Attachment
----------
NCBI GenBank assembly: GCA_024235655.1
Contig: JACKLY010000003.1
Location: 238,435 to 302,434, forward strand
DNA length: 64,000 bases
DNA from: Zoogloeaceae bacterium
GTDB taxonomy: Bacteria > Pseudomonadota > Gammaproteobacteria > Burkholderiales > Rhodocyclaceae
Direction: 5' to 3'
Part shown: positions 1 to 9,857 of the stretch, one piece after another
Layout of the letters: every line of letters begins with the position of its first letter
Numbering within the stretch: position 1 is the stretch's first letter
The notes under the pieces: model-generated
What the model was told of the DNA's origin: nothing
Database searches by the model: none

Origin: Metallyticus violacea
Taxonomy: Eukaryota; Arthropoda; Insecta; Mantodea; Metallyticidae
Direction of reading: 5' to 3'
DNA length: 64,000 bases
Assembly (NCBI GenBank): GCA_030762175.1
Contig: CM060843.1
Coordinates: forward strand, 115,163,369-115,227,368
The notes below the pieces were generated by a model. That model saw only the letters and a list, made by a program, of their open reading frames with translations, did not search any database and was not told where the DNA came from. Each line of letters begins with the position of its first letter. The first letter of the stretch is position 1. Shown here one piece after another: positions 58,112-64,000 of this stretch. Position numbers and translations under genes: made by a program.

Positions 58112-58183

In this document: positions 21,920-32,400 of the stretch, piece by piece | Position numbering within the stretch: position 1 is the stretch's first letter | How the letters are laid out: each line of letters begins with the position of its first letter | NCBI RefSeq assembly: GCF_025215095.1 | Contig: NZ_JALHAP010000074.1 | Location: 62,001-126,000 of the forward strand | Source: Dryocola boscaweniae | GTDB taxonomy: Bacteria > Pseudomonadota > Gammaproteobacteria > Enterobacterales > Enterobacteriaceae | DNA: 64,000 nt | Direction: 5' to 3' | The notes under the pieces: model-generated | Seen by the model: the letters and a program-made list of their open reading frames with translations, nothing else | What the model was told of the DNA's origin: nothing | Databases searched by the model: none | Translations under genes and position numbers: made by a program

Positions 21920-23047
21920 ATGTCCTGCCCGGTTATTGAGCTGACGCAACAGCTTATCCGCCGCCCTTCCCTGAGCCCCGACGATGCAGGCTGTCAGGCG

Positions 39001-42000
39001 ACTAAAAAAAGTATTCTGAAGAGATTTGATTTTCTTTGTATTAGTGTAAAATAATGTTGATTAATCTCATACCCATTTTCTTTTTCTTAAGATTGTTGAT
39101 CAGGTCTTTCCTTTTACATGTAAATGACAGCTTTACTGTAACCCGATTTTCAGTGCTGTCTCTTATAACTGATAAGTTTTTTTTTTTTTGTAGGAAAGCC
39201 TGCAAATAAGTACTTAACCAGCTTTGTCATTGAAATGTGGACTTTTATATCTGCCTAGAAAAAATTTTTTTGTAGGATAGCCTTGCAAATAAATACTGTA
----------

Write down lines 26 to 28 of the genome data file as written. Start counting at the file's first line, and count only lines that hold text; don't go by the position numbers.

Positions 39001-42000
39001 ACTAAAAAAAGTATTCTGAAGAGATTTGATTTTCTTTGTATTAGTGTAAAATAATGTTGATTAATCTCATACCCATTTTCTTTTTCTTAAGATTGTTGAT
39101 CAGGTCTTTCCTTTTACATGTAAATGACAGCTTTACTGTAACCCGATTTTCAGTGCTGTCTCTTATAACTGATAAGTTTTTTTTTTTTTGTAGGAAAGCC